For 15 years, enterprise mobility has changed the way employees live, work and process information through first generation mobile apps and content delivery. 2015 marks the end of this evolutionary stage, and the beginning of the next decade of innovation and transformation for Mobile First businesses.
Here are five changes that will disrupt the computing status quo in 2015:
1. Revenue-generating business processes will go mobile.
In 2015, broad-based mobile adoption, cutting across industries and sectors, is expected to gain speed, as more companies will begin to leverage mobile as their platform for transaction, relationship management, and customer reach. Mobile is already the primary interface between company and customer in many industries, such as banking, retail, and entertainment. Public companies will underscore their mobile strategies as a key driver of their competitive advantage and business growth.
2. Windows 10 will herald the death of the PC economy.
The PC economy with its anti-virus agents, system images, VDI, and VPN solutions, will gradually but surely go away. With Windows 10, Microsoft will attempt to bridge the gap between PC and mobile technologies by shifting the Windows operating system to a modern, sandboxed architecture. The expensive, complex, and hard-to-secure Win32 apps world will slowly die as apps modernization programs hasten the demise of the system image and rid everyone from "DLL Hell". The transition to secure modern apps, started by iOS and Android, will be completed by Microsoft.
3. Wearables will usher in data snacking.
The launch of the Apple Watch will absolutely drive enormous consumer adoption, which in turn will translate to employee demand to use smart watches at work. "Data snacking" will emerge as an industry term for wearable apps that are purpose-built to serve up small bursts of data with very simple response actions. An example is the notification of key communications or of workflow completion. This success will create a halo effect for the entire wearables category. Wearables will become the first instance of the Internet of Things (IoT) to deliver tangible value to the enterprise end user.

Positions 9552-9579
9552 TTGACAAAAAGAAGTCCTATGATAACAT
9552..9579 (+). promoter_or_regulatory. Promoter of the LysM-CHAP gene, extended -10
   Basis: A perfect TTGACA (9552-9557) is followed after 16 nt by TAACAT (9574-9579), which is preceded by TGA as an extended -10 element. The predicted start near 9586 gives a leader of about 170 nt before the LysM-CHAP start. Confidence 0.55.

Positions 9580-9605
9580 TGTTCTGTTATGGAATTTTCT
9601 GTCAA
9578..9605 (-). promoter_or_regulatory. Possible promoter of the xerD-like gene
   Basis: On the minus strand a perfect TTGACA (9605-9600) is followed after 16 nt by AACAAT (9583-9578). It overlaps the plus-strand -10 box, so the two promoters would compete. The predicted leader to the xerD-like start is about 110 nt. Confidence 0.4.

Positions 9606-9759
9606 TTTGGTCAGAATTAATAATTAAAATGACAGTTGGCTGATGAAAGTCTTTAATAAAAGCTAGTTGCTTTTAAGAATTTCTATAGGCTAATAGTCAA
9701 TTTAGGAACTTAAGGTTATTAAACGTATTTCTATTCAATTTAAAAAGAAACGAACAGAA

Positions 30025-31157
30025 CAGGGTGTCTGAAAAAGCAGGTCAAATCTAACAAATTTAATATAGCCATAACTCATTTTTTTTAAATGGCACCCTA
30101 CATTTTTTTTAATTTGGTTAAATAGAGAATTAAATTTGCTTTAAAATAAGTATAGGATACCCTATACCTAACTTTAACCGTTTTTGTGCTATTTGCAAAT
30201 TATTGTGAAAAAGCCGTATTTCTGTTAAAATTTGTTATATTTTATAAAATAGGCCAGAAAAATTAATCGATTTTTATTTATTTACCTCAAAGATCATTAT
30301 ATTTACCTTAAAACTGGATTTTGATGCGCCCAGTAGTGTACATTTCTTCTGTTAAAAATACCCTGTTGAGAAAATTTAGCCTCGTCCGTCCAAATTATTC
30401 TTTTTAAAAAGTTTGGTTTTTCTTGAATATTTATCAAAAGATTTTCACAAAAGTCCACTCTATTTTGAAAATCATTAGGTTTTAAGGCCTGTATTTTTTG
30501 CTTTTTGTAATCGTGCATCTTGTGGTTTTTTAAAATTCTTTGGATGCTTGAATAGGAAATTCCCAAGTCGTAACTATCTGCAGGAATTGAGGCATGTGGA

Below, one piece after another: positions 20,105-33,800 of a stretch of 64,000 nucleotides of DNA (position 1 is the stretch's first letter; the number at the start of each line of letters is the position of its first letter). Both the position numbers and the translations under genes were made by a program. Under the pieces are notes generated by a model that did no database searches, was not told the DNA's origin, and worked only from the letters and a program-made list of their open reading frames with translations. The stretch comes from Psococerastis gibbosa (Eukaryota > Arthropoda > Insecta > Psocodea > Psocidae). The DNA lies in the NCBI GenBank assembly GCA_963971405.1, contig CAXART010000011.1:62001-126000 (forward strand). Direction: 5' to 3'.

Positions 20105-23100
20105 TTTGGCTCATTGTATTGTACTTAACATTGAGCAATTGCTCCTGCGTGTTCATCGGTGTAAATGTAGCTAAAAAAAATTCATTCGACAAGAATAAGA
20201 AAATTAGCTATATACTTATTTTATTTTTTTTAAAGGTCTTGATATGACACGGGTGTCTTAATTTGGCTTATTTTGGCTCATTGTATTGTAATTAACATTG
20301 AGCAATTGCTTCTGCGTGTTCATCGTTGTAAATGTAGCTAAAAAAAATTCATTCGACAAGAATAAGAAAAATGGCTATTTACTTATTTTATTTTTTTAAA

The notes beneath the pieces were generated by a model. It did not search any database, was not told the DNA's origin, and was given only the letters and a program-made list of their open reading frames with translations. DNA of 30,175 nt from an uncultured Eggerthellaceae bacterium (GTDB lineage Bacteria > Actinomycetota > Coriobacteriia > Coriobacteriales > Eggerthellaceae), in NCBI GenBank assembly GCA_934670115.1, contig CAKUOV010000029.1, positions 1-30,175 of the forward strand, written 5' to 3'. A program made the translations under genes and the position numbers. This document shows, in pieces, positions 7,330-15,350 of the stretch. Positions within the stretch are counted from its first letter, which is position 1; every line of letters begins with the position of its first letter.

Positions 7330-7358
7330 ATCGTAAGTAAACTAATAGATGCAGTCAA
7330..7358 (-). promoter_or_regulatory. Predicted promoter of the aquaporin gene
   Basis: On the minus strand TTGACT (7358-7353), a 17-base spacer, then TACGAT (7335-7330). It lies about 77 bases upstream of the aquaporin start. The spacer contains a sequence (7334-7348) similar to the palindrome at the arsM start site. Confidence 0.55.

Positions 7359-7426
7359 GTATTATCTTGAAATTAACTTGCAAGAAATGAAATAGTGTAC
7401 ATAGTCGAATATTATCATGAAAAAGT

4. Privacy missteps will hit hard as mobile devices become life-critical.
Employee confidence in the prowess of an organization to protect their data privacy is instrumental for every enterprise looking for adoption of any mobile service. The advent of Apple Pay, HealthKit, and HomeKit on iOS will reinforce that even corporate devices will be used for personal tasks critical to the employee's well-being. As a result, missteps in privacy will be punitive, as the recent Sony Pictures breach has shown, and employees will not hesitate to take their companies to task. The privacy battle has to be fought on two fronts, meeting regulator requirements and winning the trust of the employee base.
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